Summer places in the offseason generally exude one of two vibes: forlorn or tranquil. Luckily Vermont's Shelburne Museum falls into the second category, once you get used to the fact that most of the buildings are closed and you're sharing a big area with tens instead of hundreds. From May 1-October 31 the museum is the domain of families, school groups, and bused-in tourists; after that, the energy level plummets and mellowness prevails. Even the docents sense it; they grow gregarious and are as curious about you as you are of what's on offer.

Prior to the 2013 opening of the Pizzagalli Center for Art and Education (PCAE) dreams of spring was the only thing on offer. Now the Shelburne Museum uses it to showcase small exhibits and cherry-picked permanent collection items year round. Just four other buildings are open, but first a look at two wonderful exhibits that you're not likely to see anywhere else.

Sweet Tooth: The Art of Dessert is the perfect holiday exhibit. T'is the season to pig out, so we might as well redeem ourselves and think about calories as art. Sweet Tooth works because of its puckish humor and conscious lack of seriousness. It's also true to the spirit of Andy Warhol, who understood that pop culture had an aesthetic, so why not an oversized crumbled piece of metal painted as a Zagnut Bar? Try to pass by Margaret Morrison's sumptuous canvas titled Chocolates without drooling. How about designer shoes fashioned from cake batter, or Wendy James' call-it-like-it-is assemblage Empty Calories? But Chris Campbell steals the show with his short perspective-defying videos. My favorites were of a medical emergency in a field of Twinkies, a man being rescued from having fallen through the surface of a crème brulee, a dare devil motorcyclist launching skyward from a wedge of cake, and a hysterical scene of a snow blower plowing through a donut forest and spitting powdered sugar into the air. Great stuff that's guaranteed to put a smile on your face.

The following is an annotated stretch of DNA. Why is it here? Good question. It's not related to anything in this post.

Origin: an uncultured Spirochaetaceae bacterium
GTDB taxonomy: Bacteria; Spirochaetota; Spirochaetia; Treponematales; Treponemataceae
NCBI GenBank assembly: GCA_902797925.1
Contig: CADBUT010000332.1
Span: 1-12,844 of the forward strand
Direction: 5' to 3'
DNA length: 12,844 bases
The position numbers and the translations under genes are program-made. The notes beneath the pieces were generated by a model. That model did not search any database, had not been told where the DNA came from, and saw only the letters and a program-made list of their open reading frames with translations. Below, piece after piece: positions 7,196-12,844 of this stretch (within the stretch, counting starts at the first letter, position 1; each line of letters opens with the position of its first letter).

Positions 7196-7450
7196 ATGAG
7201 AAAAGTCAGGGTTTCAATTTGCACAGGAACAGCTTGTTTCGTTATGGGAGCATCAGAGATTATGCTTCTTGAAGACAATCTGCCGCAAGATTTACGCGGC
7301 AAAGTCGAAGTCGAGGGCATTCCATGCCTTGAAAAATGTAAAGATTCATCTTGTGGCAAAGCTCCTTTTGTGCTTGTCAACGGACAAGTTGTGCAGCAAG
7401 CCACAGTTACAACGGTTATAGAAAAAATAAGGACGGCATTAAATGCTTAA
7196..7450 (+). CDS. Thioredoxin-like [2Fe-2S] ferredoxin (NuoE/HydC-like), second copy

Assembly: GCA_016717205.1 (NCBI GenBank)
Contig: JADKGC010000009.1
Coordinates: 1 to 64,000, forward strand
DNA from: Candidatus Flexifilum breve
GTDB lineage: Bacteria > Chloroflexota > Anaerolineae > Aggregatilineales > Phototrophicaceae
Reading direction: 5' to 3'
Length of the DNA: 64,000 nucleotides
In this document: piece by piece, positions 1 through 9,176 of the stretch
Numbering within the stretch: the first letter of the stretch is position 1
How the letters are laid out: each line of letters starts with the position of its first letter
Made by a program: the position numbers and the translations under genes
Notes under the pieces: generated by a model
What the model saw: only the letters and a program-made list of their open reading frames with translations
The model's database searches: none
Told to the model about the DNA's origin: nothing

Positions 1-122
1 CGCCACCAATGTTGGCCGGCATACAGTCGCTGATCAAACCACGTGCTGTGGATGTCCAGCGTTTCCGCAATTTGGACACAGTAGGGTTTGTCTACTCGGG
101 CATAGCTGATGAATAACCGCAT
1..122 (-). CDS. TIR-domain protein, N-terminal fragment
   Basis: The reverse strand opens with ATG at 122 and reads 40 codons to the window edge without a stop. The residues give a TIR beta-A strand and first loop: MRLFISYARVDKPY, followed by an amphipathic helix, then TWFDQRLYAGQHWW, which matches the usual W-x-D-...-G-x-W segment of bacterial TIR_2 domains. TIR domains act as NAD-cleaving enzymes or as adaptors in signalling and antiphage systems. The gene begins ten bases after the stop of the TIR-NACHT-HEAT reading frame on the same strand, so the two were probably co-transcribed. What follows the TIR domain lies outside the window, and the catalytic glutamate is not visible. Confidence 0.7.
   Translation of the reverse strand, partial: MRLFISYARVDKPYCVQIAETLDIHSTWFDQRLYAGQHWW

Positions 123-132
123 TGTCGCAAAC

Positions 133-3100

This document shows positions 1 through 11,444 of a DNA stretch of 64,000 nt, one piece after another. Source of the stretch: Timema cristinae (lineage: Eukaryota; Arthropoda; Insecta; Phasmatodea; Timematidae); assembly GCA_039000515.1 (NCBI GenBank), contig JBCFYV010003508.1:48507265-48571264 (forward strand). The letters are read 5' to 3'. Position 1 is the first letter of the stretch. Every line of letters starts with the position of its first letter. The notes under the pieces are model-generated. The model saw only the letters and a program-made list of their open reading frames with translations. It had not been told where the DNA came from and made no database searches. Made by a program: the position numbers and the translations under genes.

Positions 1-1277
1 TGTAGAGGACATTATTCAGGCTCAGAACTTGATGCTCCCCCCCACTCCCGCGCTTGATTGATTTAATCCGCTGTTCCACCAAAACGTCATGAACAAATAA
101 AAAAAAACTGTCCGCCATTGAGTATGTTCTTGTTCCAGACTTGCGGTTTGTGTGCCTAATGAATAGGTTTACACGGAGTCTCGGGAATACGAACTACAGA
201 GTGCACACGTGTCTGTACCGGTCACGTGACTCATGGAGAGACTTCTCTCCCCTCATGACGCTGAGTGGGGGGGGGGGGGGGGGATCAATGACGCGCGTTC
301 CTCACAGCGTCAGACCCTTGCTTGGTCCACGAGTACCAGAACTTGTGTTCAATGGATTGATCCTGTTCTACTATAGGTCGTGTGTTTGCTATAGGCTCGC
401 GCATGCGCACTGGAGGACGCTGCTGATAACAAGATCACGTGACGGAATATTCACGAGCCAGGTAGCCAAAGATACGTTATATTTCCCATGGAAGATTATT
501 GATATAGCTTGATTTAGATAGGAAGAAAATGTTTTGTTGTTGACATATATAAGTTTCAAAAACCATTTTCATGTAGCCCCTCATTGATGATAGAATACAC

I might have suggested therapy had you told me beforehand that an exhibit on hooked rugs would be one of my favorite art shows of the year. I absolutely adored Hooked on Patty Yoder. Yoder (1943-2005) loved sheep and she honored them in the very wool she sheared from them on her Tinmouth, Vermont farm. The centerpiece of the exhibit is Yoder's Alphabet of Sheep, 26 themed rugs, each with an alphabet embedded somewhere in the design. Some are in plain view, others are so cleverly disguised that finding them is an adult version of Where's Waldo? Everyone gets into the act, including the docents; apparently no one has yet located the namesake letter in H is for Hannah & Sarah, A Civil Union, Yoder's rug in honor of Vermont's legalization of same-sex partnerships in 2000. You can't stop looking for the letters and because you look long and hard you doubly appreciate the intricacy and skill of Yoder's designs. I suspect you'll also walk away having confirmed that the line between fine and folk art is little more than 
snobbish convention.